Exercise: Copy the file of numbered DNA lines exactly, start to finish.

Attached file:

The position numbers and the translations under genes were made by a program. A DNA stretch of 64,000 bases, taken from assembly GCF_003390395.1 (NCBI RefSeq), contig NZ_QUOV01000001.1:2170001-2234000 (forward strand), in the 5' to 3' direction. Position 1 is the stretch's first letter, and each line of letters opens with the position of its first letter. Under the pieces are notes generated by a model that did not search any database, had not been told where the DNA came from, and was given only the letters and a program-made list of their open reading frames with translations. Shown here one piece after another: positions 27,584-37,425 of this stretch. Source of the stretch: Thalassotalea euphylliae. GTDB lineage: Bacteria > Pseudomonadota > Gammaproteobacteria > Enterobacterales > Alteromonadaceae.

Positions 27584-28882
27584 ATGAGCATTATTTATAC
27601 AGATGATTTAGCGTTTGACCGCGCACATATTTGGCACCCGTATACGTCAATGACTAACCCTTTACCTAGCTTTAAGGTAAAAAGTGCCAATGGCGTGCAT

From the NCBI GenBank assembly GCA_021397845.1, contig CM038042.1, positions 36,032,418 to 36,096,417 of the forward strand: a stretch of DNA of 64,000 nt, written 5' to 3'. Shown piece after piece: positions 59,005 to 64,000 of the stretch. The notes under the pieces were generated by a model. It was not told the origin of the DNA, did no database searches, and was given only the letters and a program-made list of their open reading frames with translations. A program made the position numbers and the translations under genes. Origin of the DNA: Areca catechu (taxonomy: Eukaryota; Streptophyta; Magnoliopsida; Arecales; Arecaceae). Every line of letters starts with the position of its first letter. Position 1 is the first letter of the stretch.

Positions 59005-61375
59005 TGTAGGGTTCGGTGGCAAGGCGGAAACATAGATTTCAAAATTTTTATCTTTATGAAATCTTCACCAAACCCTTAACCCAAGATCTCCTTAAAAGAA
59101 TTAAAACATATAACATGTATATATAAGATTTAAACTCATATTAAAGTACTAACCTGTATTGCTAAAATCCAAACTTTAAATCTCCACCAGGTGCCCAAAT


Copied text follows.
The position numbers and the translations under genes were made by a program. A DNA stretch of 64,000 bases, taken from assembly GCF_003390395.1 (NCBI RefSeq), contig NZ_QUOV01000001.1:2170001-2234000 (forward strand), in the 5' to 3' direction. Position 1 is the stretch's first letter, and each line of letters opens with the position of its first letter. Under the pieces are notes generated by a model that did not search any database, had not been told where the DNA came from, and was given only the letters and a program-made list of their open reading frames with translations. Shown here one piece after another: positions 27,584-37,425 of this stretch. Source of the stretch: Thalassotalea euphylliae. GTDB lineage: Bacteria > Pseudomonadota > Gammaproteobacteria > Enterobacterales > Alteromonadaceae.

Positions 27584-28882
27584 ATGAGCATTATTTATAC
27601 AGATGATTTAGCGTTTGACCGCGCACATATTTGGCACCCGTATACGTCAATGACTAACCCTTTACCTAGCTTTAAGGTAAAAAGTGCCAATGGCGTGCAT

From the NCBI GenBank assembly GCA_021397845.1, contig CM038042.1, positions 36,032,418 to 36,096,417 of the forward strand: a stretch of DNA of 64,000 nt, written 5' to 3'. Shown piece after piece: positions 59,005 to 64,000 of the stretch. The notes under the pieces were generated by a model. It was not told the origin of the DNA, did no database searches, and was given only the letters and a program-made list of their open reading frames with translations. A program made the position numbers and the translations under genes. Origin of the DNA: Areca catechu (taxonomy: Eukaryota; Streptophyta; Magnoliopsida; Arecales; Arecaceae). Every line of letters starts with the position of its first letter. Position 1 is the first letter of the stretch.

Positions 59005-61375
59005 TGTAGGGTTCGGTGGCAAGGCGGAAACATAGATTTCAAAATTTTTATCTTTATGAAATCTTCACCAAACCCTTAACCCAAGATCTCCTTAAAAGAA
59101 TTAAAACATATAACATGTATATATAAGATTTAAACTCATATTAAAGTACTAACCTGTATTGCTAAAATCCAAACTTTAAATCTCCACCAGGTGCCCAAAT